The land conveyed by Consol is in exchange for rights of way across State Game Lands 179 for 69 kV electric transmission line, and across State Game Lands 245 for a 16-inch water pipeline. The value of the land offsets the value of 12 years of right-of-way license fees for the transmission lines, and 25 years of license fees for the water pipeline.

Game Commission getting 246 acres in Blair County.

          The Game Commission will exchange timber it had offered for sale for a more than 246-acre tract that is an interior into State Game Lands 198 in Blair County.
          The Board of Game Commissioners approved the deal on Tuesday.
          The timber is associated with the “Blue Knob Removal” timber sale in Blair and Bedford counties, located on State Game Lands 26. The “Blue Knob Removal” sale involves three blocks of timber. Two blocks will be credited against the entire value of the land exchanged, with the remaining block to be purchased for more than $90,622 by E&E Logging and Sons Timber.
          The property being conveyed is forested with mixed oak, maple and birch and currently is being timbered by E&E Logging, creating early-successional forestland.
          Acquiring the tract will provide better access to existing portions of State Game Lands 198.

Former school building to become new Southcentral Region Office.

          William Capouillez, the director of the Game Commission’s Bureau of Wildlife Habitat Management, on Tuesday announced the commission purchased properties at auction in 2013 that will be added to the state game lands system.
          Pennsylvania Code authorizes land purchases at auction and requires purchases be made known to the general public at the next regularly scheduled meeting of the Board of Commissioners.
          The commission in October purchased three tracts totaling nearly 144 acres in Frankstown Township, Blair County, paying for the land with escrowed funds totaling $294,000. The funds come from a prior land exchange with Penn State University on State Game Lands 176.
          The tracts purchased at auction are adjacent to State Game Lands 147 and are within 5 miles of the Hartman Mine Hibernacula, which is known to be used by Indiana bats, a state and federally listed endangered species. The tracts are forested with mixed hardwoods with an understory of witch hazel at higher elevations.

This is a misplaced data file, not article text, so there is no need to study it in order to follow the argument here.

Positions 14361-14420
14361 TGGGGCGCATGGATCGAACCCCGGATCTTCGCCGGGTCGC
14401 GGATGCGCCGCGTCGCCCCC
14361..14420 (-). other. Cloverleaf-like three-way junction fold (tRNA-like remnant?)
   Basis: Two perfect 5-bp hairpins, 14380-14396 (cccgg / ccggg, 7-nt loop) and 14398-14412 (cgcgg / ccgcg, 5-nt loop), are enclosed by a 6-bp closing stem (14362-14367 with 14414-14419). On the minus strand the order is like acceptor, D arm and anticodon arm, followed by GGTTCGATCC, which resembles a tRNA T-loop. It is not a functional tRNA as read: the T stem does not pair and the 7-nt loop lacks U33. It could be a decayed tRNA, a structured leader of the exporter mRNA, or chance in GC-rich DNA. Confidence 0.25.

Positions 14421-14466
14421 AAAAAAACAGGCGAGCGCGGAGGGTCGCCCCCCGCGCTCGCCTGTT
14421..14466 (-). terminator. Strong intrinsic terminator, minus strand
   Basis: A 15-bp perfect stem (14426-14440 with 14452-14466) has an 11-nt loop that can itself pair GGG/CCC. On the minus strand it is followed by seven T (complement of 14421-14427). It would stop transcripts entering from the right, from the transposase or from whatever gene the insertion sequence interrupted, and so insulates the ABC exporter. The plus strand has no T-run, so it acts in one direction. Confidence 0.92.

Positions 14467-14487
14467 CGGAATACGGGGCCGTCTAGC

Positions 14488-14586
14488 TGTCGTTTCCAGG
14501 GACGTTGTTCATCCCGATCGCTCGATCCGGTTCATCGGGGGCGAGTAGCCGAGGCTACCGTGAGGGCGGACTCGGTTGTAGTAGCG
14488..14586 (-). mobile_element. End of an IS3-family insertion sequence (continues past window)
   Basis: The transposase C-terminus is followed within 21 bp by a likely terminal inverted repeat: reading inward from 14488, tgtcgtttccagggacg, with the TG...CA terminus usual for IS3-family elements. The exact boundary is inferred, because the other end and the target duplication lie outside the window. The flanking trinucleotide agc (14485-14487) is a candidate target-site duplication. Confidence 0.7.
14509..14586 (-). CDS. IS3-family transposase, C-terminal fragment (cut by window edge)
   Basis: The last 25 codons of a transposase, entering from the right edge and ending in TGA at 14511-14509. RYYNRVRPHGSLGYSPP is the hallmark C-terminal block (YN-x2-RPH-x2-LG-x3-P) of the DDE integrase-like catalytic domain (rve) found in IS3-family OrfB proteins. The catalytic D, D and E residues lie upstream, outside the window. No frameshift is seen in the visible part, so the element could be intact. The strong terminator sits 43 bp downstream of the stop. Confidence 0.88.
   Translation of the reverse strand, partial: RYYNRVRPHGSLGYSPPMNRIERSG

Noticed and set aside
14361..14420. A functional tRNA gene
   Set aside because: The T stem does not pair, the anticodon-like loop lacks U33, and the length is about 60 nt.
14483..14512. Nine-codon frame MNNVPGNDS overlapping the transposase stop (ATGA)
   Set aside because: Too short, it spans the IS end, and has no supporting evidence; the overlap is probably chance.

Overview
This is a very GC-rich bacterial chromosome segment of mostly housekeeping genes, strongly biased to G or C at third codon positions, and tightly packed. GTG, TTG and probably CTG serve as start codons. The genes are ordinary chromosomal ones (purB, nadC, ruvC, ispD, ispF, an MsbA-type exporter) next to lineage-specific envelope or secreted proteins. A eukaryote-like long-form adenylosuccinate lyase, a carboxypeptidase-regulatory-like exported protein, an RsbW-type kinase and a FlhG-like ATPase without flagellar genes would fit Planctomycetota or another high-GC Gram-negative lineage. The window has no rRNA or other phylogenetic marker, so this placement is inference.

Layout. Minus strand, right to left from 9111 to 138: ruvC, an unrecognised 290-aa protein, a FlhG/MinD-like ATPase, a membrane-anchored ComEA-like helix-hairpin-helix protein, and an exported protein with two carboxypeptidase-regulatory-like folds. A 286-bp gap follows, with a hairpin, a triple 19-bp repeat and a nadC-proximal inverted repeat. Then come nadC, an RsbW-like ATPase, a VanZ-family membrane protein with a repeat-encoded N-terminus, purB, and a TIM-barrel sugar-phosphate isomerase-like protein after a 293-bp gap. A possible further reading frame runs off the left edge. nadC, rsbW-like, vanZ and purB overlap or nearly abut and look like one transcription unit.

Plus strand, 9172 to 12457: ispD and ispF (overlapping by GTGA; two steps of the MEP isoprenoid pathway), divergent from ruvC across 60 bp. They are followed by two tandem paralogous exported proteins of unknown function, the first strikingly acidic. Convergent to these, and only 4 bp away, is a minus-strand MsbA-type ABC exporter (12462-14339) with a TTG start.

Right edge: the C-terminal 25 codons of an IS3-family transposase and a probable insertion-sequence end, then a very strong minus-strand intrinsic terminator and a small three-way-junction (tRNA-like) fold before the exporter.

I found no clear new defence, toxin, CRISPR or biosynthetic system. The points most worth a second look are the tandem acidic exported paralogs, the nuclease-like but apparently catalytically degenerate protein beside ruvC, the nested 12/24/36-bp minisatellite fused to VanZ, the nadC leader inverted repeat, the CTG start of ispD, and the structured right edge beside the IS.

The Game Commission also purchased at auction a 27,000-square-foot school building in Huntingdon County that it plans to turn into a new headquarters for the Southcentral Region.
          The property sits on 9 acres in Brady Township, Huntingdon County, and is known as the Brady Henderson Elementary School property.
          The property was purchased for $200,000 as the result of an auction scheduled to occur on June 15.

A reduction in propagation area buffer zones is warranted.

          The Board of Game Commissioners approved changing the boundaries for propagation areas at two state game lands in Butler County.
          The boundary changes will reduce the size of the propagation areas the Game Commission has determined no longer need to be so big.
          Propagation Area 108 at Moraine Cooperative Management Area 406 will be reduced from 386 to 161 acres. The area was established as a waterfowl propagation area through cooperation between the Game Commission and Moraine State Park. The initial focus was to provide a resting and nesting area for geese. Given their population increases, though, geese have become a nuisance issue at the park.
          The change in boundary will increase public access, while maintaining a buffer for migrating waterfowl, especially ducks. The new boundary also is more user-friendly because it is established along roads, field edges and already-cleared portions of the existing boundary line.
          Meanwhile, Propagation Area 111 on State Game Lands 95 will be reduced from 308 to 201 acres. The area initially was established as a stopover and resting habitat for waterfowl, mainly geese.
          The reduction will maintain a buffer around the lake to prevent harassment of nesting waterfowl, while opening access on 107 additional acres that previously were restricted.
          The new boundary at this area also will be easier to identify because most of it will run along roads and field edges as opposed to running through wooded areas.

Oil and gas reserve to be developed beneath portion of State Game Lands 298.

          The Board of Game Commissioners Tuesday approved a deal that will allow for the development of the commissions’ oil and gas reserve under State Game Lands 298 in Eldred and Gamble townships, Lycoming County. The development will be conducted with no surface impact to the game lands. 
          Two bids were received in November 2013, but one company later withdrew the bid. With the bid offered by FyreRok Reservoir Consulting withdrawn, the board approved the bid submitted by the only other bidder, Inflection Energy LLC, of Denver, Colo.

          Inflection has agreed to pay the commission 20 percent in royalties from the oil, gas and liquid hydrocarbons produced and sold from under the tract. Inflection also will pay the commission a one-time bonus payment of $4,560,840